Local shopping centers can have large supermarkets designed to increase their credibility and open growth.
According to Mick Gentleman, Minister of Planning and Land Management, the change will be a draft variation of the regional plan, raising the floor area of supermarkets from 1,000 square meters to 1,500 square meters and making it easier for local centers to acquire a supermarket.
The developer behind the Jiralong stores project, which has been bubbling over the issue for years and stumbled upon by its inability to attract a large supermarket, has called for the change along with the Jiralong Residents Action Group.
Nicos Diamond director Dmitry Nicos said change was needed in March, so development could be more competitive with Culin stores, which enjoy a more supermarket base.
“This is a simple and very welcome initiative by the government to greatly enhance the opportunities for attracting a suitable anchor tenant,” Mr Nikias said.
The Combs community will welcome the change, which will increase the chances of local stores still vacant to attract a supermarket, and small businesses will follow suit.
Without the change, Coombs will not be able to compete with Coco Molonglo Development, which is right next to the center, which will boast two 1500 square meters of supermarket space.
“Local centers like Jiralong, Coombs and McKeller are struggling, shops are empty and community spaces are underdeveloped,” Mr Gentleman said.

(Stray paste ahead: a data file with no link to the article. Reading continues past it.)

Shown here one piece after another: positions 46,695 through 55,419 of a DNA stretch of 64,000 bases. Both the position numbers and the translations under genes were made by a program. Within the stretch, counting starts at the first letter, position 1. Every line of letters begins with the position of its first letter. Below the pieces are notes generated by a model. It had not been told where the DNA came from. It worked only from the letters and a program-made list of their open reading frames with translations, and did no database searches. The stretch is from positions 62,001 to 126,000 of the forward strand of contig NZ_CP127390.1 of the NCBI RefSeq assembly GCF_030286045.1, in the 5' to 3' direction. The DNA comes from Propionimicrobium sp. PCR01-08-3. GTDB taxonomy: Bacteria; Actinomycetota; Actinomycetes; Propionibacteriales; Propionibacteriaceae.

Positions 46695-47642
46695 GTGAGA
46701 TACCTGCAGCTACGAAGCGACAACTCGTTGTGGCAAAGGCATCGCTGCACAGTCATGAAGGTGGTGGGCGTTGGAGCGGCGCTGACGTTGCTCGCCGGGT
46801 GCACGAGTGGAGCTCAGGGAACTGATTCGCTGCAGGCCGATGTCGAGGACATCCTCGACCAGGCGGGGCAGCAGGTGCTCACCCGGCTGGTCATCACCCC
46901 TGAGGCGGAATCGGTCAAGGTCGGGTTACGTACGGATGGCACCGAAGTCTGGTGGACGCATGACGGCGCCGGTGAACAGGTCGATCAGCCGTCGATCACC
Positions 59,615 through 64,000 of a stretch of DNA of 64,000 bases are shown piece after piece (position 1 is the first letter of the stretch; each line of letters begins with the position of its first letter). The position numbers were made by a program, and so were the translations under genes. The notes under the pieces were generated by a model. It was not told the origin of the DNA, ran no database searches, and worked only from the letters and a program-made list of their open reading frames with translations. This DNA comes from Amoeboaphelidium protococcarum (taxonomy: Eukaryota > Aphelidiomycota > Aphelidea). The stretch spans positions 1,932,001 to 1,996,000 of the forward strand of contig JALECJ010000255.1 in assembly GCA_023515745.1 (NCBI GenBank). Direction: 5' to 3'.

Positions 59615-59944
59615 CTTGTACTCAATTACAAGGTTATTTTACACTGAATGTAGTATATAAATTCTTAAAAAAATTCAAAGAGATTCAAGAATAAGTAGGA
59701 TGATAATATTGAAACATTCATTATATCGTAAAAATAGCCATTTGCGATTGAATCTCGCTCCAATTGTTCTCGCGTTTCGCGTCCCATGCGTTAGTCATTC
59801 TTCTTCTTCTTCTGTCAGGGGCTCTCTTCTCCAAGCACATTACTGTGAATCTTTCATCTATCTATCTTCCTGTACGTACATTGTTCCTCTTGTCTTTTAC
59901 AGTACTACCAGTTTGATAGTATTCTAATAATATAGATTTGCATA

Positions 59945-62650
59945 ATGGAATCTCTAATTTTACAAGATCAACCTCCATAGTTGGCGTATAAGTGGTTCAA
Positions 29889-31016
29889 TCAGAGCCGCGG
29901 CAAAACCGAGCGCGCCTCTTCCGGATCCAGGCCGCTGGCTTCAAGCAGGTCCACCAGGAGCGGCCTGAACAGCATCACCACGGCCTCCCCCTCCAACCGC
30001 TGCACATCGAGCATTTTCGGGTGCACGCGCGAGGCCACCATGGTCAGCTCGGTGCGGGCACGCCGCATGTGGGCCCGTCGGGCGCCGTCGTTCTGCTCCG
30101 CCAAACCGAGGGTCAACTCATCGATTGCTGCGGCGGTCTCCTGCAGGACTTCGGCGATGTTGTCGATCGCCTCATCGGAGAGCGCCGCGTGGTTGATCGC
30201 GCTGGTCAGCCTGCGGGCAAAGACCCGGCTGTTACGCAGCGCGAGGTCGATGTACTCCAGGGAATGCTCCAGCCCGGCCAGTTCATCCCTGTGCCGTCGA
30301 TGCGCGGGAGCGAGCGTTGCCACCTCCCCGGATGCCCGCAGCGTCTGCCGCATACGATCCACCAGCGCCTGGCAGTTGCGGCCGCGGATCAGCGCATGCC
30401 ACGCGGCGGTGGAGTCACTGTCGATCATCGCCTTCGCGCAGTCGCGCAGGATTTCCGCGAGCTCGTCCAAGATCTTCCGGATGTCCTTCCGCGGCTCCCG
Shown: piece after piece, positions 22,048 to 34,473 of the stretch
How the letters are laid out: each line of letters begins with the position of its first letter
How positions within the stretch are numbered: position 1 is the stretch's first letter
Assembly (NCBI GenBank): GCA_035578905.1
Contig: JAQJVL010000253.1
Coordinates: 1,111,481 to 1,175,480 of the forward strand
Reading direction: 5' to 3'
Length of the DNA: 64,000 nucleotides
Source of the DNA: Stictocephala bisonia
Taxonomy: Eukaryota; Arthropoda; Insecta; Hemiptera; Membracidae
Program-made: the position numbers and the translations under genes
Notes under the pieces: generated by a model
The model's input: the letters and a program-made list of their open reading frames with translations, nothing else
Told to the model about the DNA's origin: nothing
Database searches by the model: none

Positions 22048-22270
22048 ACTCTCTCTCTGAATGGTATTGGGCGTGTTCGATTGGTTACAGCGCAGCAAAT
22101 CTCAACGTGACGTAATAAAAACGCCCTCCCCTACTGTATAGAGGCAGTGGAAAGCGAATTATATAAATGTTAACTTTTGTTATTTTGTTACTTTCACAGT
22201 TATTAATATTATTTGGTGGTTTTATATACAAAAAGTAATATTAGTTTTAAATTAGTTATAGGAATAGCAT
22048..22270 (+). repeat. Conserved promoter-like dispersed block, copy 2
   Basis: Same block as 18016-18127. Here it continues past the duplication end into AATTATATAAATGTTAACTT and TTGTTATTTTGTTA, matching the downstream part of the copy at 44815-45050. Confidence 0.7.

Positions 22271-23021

“Although we have a number of affluent local centers in Canberra, this change aims to help suburban stores that have stalled growth in the issues of attracting a supermarket tenant.
“Conferences love their local stores. They help transform a suburb into a community, bringing services and jobs to the center of a page, and we’re especially aware of the importance of these centers during COVID epidemics.”
Jiralong Stores Saga goes back 15 years, has been involved in legal proceedings in the High Court, and in 2018 Mr Gentleman used his calling powers to approve Nikki Diamond’s application for promotion.
But the construction site was halted last year because a national supermarket could not find a tenant, and the matter was brought before an assembly committee this year.
At Coombs, the developer took a long time to complete the project and then failed to attract tenants, banning a small Indian grocery store.
The community blamed the planning process for allowing developer Renato Cervo to continue the lease, despite leading to an empty shopping center and white elephant.
The minister’s action will go some way to resolving the situation, but time will tell whether it will suffice.
The draft variation suggests that in recent times, the reliability and competitiveness of local centers has been called into question.
“With the change in social and consumer behavior, especially after COVID-19, the role of local centers in our urban fabric is changing,” it says.
DV318 will have an interim effect, meaning the new rule will apply immediately.
You can see and comment on the changes ACT Planning Website.